This I can broadly agree with. I called Asanoyama as a future Yokozuna and his trajectory continues to look promising.

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I guess the bottom of makuuchi will also be crowded with Sadogatake rikishi.

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1 hour ago, Nantonoyama said:

The real question here is : if a yokozuna wants to fill out intai papers, can they deny him the retirement? If so, no problem (I guess)

In the past, I believe their have been cases where the kyokai seems to have encouraged Yokozuna to hold off on retiring. It seems like that was mentioned in Sumo World magazine. Of course I am talking about really old issues of the magazine. 

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Posted (edited)

Is there any word as to how Chiyomaru's forced kyujo is going to be handled?  7-8, 7-6, 7-5?  I wasn't following closely to know how much of it was forced, nor do I know if anyone else was forced to withdraw in the same way for which they'd have to make a similar decision.  Are we just going to have to guess (the banzuke)?

Edited by Gurowake

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5 minutes ago, Gurowake said:

Is there any word as to how Chiyomaru's forced kyujo is going to be handled?  7-8, 7-6, 7-5?  I wasn't following closely to know how much of it was forced, nor do I know if anyone else was forced to withdraw in the same way for which they'd have to make a similar decision.  Are we just going to have to guess (the banzuke)?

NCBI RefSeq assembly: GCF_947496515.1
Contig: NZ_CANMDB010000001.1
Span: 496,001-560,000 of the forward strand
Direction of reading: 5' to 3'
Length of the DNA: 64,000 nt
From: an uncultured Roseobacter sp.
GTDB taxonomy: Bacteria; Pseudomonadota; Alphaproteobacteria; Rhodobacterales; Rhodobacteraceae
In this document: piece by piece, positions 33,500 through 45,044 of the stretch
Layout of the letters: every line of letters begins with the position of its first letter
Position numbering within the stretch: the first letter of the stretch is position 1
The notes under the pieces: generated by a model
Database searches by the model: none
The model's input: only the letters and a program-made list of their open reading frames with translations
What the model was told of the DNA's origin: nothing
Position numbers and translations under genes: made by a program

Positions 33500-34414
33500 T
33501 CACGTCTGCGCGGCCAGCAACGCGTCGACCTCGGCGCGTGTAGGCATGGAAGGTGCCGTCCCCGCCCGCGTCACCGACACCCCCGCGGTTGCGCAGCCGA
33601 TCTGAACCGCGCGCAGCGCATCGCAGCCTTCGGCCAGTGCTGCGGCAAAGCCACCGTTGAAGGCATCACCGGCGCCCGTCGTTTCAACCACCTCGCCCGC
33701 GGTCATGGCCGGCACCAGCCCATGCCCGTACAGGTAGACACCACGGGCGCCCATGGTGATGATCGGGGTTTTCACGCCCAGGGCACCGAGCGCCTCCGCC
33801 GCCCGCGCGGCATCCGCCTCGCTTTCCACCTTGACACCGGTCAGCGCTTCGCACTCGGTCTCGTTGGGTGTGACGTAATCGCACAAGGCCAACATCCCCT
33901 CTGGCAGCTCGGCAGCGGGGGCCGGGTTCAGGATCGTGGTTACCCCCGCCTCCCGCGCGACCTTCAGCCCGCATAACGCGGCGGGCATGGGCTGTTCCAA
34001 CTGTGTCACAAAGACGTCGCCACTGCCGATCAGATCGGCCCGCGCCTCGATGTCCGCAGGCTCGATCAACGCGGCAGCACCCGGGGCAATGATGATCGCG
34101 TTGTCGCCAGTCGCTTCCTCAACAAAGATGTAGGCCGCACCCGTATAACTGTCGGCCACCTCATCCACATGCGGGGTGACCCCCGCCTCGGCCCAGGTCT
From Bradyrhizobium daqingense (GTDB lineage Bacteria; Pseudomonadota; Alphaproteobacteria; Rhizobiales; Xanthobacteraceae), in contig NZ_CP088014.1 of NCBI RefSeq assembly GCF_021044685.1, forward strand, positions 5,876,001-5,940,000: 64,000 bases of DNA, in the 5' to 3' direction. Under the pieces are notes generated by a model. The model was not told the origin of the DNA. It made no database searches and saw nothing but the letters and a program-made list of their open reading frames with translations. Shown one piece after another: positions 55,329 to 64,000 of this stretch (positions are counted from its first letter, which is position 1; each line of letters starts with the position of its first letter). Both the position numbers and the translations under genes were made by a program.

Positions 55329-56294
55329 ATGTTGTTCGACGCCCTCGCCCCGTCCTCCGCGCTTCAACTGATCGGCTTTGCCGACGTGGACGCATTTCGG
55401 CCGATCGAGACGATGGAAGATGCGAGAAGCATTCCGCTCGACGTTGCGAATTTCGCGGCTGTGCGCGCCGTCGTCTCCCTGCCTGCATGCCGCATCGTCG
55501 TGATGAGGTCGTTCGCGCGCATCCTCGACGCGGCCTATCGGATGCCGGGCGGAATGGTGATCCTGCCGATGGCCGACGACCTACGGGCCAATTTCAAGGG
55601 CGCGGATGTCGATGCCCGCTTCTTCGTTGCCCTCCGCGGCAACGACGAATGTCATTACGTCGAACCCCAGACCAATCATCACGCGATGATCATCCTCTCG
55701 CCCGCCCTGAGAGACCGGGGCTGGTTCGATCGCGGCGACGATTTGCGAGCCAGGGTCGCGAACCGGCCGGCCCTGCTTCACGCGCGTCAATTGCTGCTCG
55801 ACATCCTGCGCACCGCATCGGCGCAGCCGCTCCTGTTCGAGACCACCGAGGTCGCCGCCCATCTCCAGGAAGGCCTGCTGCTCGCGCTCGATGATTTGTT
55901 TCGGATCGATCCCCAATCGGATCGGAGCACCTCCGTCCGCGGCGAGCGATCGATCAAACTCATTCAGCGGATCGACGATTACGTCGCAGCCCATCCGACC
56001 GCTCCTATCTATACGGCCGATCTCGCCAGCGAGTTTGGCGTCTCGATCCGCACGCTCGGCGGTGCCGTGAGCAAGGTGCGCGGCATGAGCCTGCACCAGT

I would say since the rules were clear from the beginning of the tournament, they will treat him as a regular 7-8. Perhaps indulging him to stay at his current rank like it sometimes happens when a rikishi is 7-8. I agree it is unfair and it probably costed him the kachi-koshi in the end, but the rules were the same for everyone

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Posted (edited)
40 minutes ago, Tenshinhan said:

I guess the bottom of makuuchi will also be crowded with Sadogatake rikishi.

Yup, could be 5 of them, and it means that they'll be in the unenviable position to be forced to fight higher ranked rikishi than those around them in rank.  Maybe they'll be preferentially selected to exchange matches to balance this out?  As it stands, they'll have 4 additional matches outside the bottom ten rikishi (who generally all meet) compared to the 5 other rikishi in the area.

Edited by Gurowake

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3 hours ago, Tenshinhan said:

I guess the bottom of makuuchi will also be crowded with Sadogatake rikishi.